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Vincent Namatjira: Desert Songs

  • Art, Paintings
  1. Vincent Namatjira: Desert Songs
    Photograph: 'Royal self-portrait with dingo' 2023, courtesy of the artist, Iwantja Arts and Yavuz Gallery
  2. Vincent Namatjira: Desert Songs
    Photograph: Yavuz Gallery/Jessica Maurer | 'Vincent Namatjira: Desert Songs', 2023
  3. Vincent Namatjira: Desert Songs
    Photograph: 'Vincent and Vincent', courtesy of the artist, Iwantja Arts and Yavuz Gallery
  4. Vincent Namatjira: Desert Songs installation
    Photograph: Yavuz Gallery/Jessica Maurer
  5. Vincent Namatjira: Desert Songs
    Photograph: 'Frank Yamma' 2023, courtesy of the artist, Iwantja Arts and Yavuz Gallery
  6. Paintings from Vincent Namatjira: Desert Songs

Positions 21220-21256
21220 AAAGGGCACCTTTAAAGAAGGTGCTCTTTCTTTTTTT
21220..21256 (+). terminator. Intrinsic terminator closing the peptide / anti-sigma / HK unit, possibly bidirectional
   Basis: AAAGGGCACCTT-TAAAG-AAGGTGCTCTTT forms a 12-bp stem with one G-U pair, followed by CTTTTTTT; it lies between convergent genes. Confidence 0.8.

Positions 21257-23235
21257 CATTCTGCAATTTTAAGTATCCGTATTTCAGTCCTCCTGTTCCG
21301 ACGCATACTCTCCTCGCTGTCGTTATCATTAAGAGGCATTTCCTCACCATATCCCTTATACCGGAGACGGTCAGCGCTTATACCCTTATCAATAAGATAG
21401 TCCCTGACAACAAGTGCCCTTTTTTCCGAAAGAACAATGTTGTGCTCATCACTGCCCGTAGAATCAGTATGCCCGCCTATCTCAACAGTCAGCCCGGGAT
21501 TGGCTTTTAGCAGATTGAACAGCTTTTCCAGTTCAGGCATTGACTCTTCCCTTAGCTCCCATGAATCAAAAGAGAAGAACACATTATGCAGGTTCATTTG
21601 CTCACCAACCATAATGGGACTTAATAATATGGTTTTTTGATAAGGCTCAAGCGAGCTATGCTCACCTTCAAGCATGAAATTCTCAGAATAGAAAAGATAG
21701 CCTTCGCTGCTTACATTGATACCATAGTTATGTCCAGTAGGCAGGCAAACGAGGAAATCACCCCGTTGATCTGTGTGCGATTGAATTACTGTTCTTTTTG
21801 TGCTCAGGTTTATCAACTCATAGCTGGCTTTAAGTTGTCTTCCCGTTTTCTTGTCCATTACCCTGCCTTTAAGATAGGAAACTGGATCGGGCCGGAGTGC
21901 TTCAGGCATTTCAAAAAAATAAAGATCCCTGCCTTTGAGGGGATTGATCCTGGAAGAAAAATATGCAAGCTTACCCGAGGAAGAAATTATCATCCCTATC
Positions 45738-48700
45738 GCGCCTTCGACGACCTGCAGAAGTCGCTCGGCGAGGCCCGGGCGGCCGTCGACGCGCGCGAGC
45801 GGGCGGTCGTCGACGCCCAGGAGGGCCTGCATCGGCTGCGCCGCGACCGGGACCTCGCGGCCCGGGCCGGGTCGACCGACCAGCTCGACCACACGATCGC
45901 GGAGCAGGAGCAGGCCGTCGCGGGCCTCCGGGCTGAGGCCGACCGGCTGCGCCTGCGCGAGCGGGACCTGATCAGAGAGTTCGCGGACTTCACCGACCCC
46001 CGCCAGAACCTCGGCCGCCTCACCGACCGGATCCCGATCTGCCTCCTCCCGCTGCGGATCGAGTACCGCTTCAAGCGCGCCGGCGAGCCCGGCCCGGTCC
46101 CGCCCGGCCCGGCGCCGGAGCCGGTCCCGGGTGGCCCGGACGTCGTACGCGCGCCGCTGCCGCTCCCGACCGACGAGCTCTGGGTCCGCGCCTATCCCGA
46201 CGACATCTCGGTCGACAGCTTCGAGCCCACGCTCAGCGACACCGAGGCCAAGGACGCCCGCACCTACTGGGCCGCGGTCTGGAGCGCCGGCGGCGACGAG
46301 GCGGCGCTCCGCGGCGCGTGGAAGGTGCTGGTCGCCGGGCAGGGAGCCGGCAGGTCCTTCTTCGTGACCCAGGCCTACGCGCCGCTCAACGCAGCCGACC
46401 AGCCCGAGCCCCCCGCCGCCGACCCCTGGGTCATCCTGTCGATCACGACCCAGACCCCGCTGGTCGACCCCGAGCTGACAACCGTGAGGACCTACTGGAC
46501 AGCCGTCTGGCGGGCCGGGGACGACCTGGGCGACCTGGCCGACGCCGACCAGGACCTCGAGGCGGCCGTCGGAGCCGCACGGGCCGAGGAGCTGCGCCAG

Photograph: Images of paintings courtesy of the artist, Iwantja Arts and Yavuz Gallery
  7. Artist Vincent Namatjira stands with a self portrait
    Photograph: Yavuz Gallery/Jessica Maurer

Time Out says

This timely collection of paintings from leading Indigenous artist Vincent Namatjira tackles themes of leadership, power and legacy

Without mincing words, Vincent Namatjira OAM – the first Aboriginal person to win the Archibald Prize – is one of the most important Australian artists of our time. With his bold and subversive figurative paintings, Namatjira explores what it means to be Indigenous in Australia, and in the world. Desert Songs, a collection of 13 new works by Namatjira, has just been unveiled at Yavuz Gallery in Surry Hills – and this is your chance to see the artist’s work in the flesh, with no entry fee. 

A show for these times, the exhibition tackles the rich themes and concepts of leadership, power and legacy. Namatjira explores his own deeply personal histories through portraits of well-known figures that have shaped his life through art, music and politics – including the likes of singer-songwriter and Indigenous activist Archie Roach, and Australian country music icon Slim Dusty.